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Mahashivarattri part II

NEPAL | Friday, 12 February 2010 | Views [398]

It was Mahashivarattri. A festival that celebrated Shiva and brought many pilgrims to his temples to pay respects. Kathryn had read in the newspapers that millions of Nepalis and Indians were going to the Pashupati temple on the east side of Kathmandu. She thought that it might be a good place to go and take photos, so she, Holly and myself piled into a taxi cab and rode as close to the temple as we could get in a car. We had to walk quite a ways beyond our drop-off point before we reached the big crowds. The roads surrounding the temple were rife with merchants and shoppers. None of us were interested in purchasing anything. Kathryn had set her mind on photographing some of the holy men who came from India and wore ridiculously long dreadlocks in their hair. Holly was getting nervous being shoulder to shoulder in the sea of people and I set myself to the task of getting us all closer to Pashupati.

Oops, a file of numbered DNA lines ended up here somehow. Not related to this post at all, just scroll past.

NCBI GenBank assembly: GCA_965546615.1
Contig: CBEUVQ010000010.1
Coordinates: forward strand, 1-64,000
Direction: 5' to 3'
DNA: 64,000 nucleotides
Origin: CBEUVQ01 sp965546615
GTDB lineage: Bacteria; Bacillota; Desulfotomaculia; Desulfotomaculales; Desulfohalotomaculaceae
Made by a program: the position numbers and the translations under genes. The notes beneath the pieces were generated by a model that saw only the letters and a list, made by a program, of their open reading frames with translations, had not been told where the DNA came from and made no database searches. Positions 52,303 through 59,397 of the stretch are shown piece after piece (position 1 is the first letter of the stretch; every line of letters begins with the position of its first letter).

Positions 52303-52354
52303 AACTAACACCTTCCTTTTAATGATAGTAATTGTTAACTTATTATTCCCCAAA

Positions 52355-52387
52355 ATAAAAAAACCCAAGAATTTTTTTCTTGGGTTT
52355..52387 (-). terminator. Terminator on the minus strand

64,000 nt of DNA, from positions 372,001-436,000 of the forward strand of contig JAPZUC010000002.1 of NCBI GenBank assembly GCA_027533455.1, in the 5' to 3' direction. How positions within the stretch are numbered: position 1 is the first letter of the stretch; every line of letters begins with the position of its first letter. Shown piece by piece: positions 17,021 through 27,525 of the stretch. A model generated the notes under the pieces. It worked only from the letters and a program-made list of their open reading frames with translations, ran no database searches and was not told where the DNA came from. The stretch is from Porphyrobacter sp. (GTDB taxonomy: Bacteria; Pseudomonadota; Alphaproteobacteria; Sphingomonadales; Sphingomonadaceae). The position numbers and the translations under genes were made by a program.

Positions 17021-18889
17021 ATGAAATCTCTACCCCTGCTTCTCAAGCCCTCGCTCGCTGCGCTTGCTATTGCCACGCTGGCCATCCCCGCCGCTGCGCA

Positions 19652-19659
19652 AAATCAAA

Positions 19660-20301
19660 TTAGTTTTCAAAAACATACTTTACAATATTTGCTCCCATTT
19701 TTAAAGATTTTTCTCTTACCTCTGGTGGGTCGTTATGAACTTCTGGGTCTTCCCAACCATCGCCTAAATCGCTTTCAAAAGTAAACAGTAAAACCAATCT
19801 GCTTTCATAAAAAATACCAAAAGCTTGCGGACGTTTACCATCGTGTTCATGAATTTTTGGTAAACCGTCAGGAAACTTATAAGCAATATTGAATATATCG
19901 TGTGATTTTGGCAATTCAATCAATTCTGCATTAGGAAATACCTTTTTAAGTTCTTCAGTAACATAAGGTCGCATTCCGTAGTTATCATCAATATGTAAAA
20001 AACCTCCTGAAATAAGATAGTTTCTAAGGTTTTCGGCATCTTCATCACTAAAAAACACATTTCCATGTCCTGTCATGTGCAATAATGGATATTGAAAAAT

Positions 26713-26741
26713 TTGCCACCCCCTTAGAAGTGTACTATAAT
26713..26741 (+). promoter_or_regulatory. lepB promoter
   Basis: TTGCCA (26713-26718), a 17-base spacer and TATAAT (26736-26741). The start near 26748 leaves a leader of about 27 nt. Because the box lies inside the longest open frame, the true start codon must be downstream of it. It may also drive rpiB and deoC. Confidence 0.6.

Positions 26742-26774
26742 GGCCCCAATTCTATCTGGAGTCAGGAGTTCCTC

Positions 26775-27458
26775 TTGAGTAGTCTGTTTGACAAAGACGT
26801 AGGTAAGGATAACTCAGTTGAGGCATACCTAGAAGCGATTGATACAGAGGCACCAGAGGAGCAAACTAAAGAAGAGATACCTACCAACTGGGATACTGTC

I could just see a part of one of the temple buildings, and I encouraged the other two to squeeze our way down this overcrowded staircase towards the site. We followed the crowd and I think I saw the backside of the temple because there were people jumping this heavy iron fence to get in. Then I saw it. The line to get into this thing was endless. I didn’t know what the other two expected, but they were not taking any pictures. I didn’t see any of these holy men, but if I had I would have dragged them over so that my friends could get a shot and we could go get some dinner. The cold, cloudy weather that we faced in Durbar Square that morning had been waiting for us in the afternoon at Pashupati, although being in the crowd allowed for a little bit of shared body heat.

I could tell that the other two were a bit disappointed when we left. They were really hoping for some unique photo opportunities. I tried to get a shot that illustrated the size of the crowd, but again gray weather brought out the two-dimensionality of the scene. We climbed into a cab and went back to Thamel where we tried a new restaurant.* The décor was in lavender. The inside temperature was chilly and the food was hot, but only mediocre. Two hours later, I felt as though someone was poking me in the belly with a steel rod. Three hours later I vomited and for the rest of the night I was racked by stomach spasms that were followed by a dash to the bathroom. I had fallen victim to tainted daal baht.

*While I cannot be certain that the food at this restaurant caused my illness, I am about 90% sure that the food that we ate at The Green Olive in Thamel, Kathmandu was poorly refrigerated and reheated for our consumption.

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